He thanked her for being there when he was a boy, allowing him to climb her sturdy trunk, bounce upon her springy branches, eat her crisp, tart apples, and pounce into piles of her fallen leaves. He thanked her for the shade she had provided, and for being there to lean upon when he just wanted a place to think thoughts and dream dreams. He thanked her, too, for the limbs she spared him for building his house. And then, as he thought some more, he thanked her, most of all, for setting limits and saying “No”—for only allowing him to have some of her limbs—not so many as would have damaged her—and for telling him “No” when he wanted her trunk, which would have killed her. He also thanked her for pointing out that he had fallen into a habit of thinking only of himself—coming around only when he wanted something from her.

He thought a long time.

When it came time for the old man to go, he patted the stump and said,  “Thanks for liking yourself as well as you liked me. I think that liking yourself enough to tell me “No” was the best gift you ever gave me.”

The end.

*Dr. Jerry D. Wright preached his first UU sermon in Bloomington, IN, on merger Sunday, when the Unitarians and Universalists merged to form the UUA. Subsequent to graduation from IU, he earned his BD (later MDiv) from Crane Theological School of Tufts University. He was a member of the first class of DsRE to be granted the status of Ministers of Religious Education. In  1989, he earned his DMin from Meadville Lombard . He served in churches in Massachusetts while at Crane; after ordination, he served congregations in New York, Indiana, Illinois, Kentucky, Tennessee, and Texas, before establishing the Inter-District Office of the UUA in Indianapolis, from which he consulted with congregations in Indiana, Michigan, Kentucky and western Ohio. He retired from the UU ministry in 1995, and after retiring in 2010 from doing data analysis for a hospital, amuses himself with photography and the crafting of “magic” wands (see display photo below).  To contact Dr. Jerry Wright directly:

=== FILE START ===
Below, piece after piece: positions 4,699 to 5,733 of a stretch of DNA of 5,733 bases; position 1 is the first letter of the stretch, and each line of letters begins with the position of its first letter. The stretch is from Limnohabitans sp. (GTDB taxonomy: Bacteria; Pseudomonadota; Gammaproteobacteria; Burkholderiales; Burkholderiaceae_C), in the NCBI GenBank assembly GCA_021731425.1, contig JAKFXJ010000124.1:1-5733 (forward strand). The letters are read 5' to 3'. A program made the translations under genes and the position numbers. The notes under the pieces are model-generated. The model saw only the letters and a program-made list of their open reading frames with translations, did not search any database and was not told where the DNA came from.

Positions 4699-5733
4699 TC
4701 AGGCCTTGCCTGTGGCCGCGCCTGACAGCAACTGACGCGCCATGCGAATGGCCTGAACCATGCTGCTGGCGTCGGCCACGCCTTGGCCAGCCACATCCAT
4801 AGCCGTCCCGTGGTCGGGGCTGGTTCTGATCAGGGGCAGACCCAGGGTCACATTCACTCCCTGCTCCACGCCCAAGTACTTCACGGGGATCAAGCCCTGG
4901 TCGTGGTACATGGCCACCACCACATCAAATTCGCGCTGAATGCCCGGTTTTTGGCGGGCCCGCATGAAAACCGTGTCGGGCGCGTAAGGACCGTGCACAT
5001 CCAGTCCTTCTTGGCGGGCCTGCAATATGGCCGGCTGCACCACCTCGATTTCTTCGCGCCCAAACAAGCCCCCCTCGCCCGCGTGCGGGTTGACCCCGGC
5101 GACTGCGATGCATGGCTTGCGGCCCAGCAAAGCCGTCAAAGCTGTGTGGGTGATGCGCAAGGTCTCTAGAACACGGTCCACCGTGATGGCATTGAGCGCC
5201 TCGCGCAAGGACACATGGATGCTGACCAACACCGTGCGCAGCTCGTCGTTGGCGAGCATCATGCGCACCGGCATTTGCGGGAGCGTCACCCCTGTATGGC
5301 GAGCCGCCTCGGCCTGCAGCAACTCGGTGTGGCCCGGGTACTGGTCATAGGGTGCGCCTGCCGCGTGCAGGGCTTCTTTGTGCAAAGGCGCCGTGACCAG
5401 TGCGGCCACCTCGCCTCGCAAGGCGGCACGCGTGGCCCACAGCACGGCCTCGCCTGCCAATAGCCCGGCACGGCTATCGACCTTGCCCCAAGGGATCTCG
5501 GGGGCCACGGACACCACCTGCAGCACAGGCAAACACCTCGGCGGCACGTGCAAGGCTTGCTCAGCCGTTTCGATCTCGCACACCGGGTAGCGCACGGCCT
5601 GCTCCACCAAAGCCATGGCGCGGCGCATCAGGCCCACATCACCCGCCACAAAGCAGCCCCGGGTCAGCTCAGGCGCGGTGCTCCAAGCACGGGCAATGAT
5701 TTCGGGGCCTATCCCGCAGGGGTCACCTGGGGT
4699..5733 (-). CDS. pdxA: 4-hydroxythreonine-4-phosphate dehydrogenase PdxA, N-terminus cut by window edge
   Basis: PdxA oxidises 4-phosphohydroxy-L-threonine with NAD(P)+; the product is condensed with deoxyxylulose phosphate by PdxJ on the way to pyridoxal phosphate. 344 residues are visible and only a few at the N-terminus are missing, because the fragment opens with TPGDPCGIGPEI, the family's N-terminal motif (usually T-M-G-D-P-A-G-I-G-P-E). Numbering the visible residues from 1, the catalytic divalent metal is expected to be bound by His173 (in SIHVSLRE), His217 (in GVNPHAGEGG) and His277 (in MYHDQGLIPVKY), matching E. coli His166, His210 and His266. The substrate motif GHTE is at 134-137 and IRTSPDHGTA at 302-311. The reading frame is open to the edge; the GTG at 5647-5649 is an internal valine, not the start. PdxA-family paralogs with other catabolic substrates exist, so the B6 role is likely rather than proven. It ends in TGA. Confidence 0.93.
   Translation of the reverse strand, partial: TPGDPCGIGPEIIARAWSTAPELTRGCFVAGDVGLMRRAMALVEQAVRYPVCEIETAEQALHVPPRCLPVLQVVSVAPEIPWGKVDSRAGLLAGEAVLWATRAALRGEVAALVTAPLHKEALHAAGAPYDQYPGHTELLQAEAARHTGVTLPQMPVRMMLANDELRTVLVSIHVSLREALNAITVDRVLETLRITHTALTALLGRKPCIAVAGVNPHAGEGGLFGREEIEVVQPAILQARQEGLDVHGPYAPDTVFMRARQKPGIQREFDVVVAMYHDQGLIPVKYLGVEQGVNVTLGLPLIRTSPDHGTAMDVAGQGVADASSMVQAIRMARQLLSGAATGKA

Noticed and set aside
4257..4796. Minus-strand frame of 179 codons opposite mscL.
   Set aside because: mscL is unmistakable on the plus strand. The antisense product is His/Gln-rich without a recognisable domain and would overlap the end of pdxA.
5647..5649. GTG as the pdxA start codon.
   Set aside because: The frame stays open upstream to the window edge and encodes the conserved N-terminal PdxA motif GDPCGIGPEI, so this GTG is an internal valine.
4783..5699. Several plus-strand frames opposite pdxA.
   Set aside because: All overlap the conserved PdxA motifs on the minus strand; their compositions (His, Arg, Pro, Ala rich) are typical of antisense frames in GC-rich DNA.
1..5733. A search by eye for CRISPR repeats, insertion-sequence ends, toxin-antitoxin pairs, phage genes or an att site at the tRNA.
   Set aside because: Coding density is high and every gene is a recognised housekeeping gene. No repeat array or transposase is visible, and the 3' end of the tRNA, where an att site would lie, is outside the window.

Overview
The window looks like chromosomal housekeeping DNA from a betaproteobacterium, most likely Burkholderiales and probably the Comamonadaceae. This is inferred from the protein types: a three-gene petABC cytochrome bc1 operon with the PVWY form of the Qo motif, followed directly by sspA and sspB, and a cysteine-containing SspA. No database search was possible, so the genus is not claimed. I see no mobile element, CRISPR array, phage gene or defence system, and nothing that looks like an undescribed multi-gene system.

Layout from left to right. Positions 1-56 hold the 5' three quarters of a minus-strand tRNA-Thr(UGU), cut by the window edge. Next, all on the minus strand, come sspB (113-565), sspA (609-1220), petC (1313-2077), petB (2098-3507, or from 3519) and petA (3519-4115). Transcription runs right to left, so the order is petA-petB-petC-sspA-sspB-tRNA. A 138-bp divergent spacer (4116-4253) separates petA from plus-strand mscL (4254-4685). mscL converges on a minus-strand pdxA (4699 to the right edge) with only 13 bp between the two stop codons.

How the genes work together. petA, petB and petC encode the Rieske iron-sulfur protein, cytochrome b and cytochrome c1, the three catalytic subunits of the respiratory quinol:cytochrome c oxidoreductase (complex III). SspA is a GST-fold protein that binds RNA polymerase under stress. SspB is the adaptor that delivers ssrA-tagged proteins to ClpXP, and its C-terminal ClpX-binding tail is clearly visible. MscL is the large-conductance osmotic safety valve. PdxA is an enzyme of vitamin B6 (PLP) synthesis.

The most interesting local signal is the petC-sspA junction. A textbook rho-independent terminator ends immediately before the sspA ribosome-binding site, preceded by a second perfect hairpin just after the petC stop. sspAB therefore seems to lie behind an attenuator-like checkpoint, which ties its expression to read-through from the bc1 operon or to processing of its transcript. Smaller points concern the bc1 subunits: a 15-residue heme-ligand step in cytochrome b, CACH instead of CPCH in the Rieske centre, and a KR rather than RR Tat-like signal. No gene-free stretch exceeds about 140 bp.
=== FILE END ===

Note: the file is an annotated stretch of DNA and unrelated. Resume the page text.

Resources for Environmental Justice & Stewardship:

Unitarian Universalist Association: What is Environmental Justice?

Green Sanctuary Program:

Ethical Eating Resources:

Climate Change & Global Warming information:

Sustainable Local Economies:

Resources for Nurturing A Healthy Culture of Giving and Generosity:                                                                                        

Giving–the sacred art (book by Lauren Tyler Wright) and Study Guide for Giving–the sacred art for small groups  (by Laurel Amabile)       

UUA Congregational Stewardship Services:

Forward Through the Ages (FORTH) Program:

Ecumenical Stewardship Center:  A Network For Growing Stewards

Finding Generosity in a Cup of Coffee

Once upon a time, a wise woman traveling in the mountains found a precious stone in a stream. The next day she met another traveler who was hungry. The wise woman opened her bag to share her food.

The hungry traveler saw the precious stone and asked the woman to give it to him. She did so without hesitation.

The traveler left rejoicing at his good fortune. He knew the stone was worth enough to give him security for a lifetime.

But a few days later, he came back to return the stone to the wise woman.

“I’ve been thinking,” he said. “I know how valuable this stone is, but I give it back in the hope that you can give me something even more precious.”

“What would that be?” The woman asked her fellow traveler.

“Please give me what you have within you that enabled you to give me this stone.”


A version of this parable surfaced a few months ago from somewhere in the vast universe of the Internet. Its message resonates deep within many of us in the place where the heart and soul and generosity reside.

What IS the special quality that enables a person to give away their most valuable possession to a stranger in need?


Moral obligation?

Complete lunacy?

In our society we are conditioned to earn, possess, consume, and receive so that we may feel satisfied and happy. How could we so easily give it all away?

But there is such potential within us for experiencing the abundance and joy in life than most of us realize. Awareness comes from reflecting deeply about why we give without an expectation of receiving anything in return.